Tracking typhoon 'Pablo's' onslaught
MANILA, Philippines -- Internet search giant Google on Tuesday has set up a crisis map to help Filipinos, especially those in disaster-affected areas, keep track of typhoon "Pablo" (international codename "Bopha").
The tool, which was made through Google Maps, gives real-time updates on the strength of the typhoon and the storm signals being raised in different parts of the country.
Engr. Anthony Baxter of the Google.org's Crisis Response Team said they put up the map to make sure typhoon-related information is available for everyone.
"Anyone can get online to actually find the information and find real-time updates from the government on what's going on. It's available for everyone," he said on ANC.
"During a disaster, it's really important that people know exactly where the shelters are, where the evacuation centers are, what's going on right now. 'Cause it (typhoon "Pablo") is gonna keep going on for a while. It's not over," Baxter added.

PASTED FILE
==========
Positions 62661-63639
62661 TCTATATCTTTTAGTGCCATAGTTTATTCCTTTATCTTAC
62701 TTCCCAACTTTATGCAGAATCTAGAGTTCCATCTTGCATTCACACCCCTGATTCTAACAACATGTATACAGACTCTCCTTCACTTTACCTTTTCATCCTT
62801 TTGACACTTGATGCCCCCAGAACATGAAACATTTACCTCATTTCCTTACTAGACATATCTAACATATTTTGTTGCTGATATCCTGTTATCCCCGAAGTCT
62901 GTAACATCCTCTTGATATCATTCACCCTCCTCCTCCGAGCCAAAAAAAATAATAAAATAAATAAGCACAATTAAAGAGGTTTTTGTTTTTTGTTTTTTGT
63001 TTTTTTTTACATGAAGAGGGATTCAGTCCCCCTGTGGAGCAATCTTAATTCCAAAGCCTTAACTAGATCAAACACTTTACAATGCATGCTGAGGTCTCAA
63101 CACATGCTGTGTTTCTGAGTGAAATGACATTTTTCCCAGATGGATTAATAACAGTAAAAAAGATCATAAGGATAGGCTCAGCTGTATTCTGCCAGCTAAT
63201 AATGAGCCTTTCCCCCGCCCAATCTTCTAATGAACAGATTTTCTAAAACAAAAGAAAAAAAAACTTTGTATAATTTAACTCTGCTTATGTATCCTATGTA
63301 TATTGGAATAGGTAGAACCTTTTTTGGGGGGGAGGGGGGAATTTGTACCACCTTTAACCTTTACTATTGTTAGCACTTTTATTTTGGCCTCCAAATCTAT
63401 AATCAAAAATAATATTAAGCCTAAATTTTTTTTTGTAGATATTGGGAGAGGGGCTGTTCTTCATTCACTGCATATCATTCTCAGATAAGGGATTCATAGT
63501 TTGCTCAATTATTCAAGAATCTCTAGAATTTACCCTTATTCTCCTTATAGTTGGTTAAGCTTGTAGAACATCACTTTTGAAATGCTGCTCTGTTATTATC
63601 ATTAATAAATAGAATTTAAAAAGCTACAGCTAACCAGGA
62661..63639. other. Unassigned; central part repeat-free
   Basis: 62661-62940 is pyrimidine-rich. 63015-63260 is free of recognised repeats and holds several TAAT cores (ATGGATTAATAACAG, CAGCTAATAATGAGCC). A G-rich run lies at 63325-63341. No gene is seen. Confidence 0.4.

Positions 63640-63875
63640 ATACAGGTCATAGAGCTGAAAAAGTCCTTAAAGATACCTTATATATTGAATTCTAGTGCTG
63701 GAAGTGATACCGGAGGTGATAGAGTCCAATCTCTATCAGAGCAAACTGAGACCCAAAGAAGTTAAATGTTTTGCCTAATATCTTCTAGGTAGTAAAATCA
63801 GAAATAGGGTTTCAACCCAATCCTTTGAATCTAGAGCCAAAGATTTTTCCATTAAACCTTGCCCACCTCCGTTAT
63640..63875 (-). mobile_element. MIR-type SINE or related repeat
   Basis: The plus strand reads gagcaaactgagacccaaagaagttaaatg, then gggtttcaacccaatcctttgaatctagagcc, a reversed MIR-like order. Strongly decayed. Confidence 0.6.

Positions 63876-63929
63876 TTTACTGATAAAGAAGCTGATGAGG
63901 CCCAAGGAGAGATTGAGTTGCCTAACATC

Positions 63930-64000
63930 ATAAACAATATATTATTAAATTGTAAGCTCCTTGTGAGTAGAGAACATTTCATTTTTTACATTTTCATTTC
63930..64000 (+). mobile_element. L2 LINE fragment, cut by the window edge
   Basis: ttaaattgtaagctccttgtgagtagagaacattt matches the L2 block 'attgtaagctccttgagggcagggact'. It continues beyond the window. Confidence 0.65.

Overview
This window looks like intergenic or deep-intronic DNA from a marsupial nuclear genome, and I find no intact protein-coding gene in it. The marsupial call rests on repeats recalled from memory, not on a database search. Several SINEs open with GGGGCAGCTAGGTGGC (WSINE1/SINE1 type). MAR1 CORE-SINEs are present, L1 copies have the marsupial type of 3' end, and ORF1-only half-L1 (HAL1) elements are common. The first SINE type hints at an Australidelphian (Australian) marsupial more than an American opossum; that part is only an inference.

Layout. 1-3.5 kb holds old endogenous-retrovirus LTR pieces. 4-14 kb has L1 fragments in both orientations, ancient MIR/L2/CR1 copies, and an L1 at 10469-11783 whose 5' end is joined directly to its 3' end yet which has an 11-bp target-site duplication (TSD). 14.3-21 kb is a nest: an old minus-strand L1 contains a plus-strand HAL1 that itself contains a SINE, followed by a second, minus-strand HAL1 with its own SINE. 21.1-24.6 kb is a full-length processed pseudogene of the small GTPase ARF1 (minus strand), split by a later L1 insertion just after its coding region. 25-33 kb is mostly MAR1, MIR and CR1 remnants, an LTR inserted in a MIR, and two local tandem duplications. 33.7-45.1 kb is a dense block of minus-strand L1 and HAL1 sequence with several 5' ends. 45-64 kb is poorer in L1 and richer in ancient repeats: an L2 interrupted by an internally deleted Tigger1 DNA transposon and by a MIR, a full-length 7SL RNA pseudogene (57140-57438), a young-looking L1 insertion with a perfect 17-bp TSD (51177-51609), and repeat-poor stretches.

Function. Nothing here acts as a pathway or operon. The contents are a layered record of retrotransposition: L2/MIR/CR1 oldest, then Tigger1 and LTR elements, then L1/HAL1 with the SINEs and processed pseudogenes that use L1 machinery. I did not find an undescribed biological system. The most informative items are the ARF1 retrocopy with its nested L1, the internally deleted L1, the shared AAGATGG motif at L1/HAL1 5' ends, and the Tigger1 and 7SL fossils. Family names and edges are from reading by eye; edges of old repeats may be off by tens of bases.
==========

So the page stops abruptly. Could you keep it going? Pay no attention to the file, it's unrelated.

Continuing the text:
The map, which is in English and Filipino, shows the location of the eye of the typhoon and its track.
It also provides links to emergency hotlines, and the location of all shelters and evacuation facilities in the country.
People can also get information on how to help residents in disaster-prone areas using the Google crisis response page.
Aileen Apolo, head of the Google's Outreach Team for Southeast Asia, said they have applied what they learned from their experiences with typhoon "Ondoy" in 2009 in improving the crisis map.
"One thing I realized back in 2009, we needed to improve the maps that we have in the Philippines. In the past few years, we have been dedicated to working on improving maps in the Philippines," she said.
Apolo added, "I work a lot with the local communities. (With the crisis map), it is now easier for users to find the shelters and where they can bring relief goods."
Globe users can access the tool for free using Free Zone in their mobile browsers.
Typhoon "Pablo" is the strongest typhoon to hit the country this year, state weather bureau PAGASA said.
It made landfall in the coastal town of Baganga in Davao Oriental on Tuesday morning. Storm signals remain hoisted over 40 areas across the country.
Typhoon "Pablo" is projected to move west-northwest at 24 kilometers per hour (kph), according to PAGASA.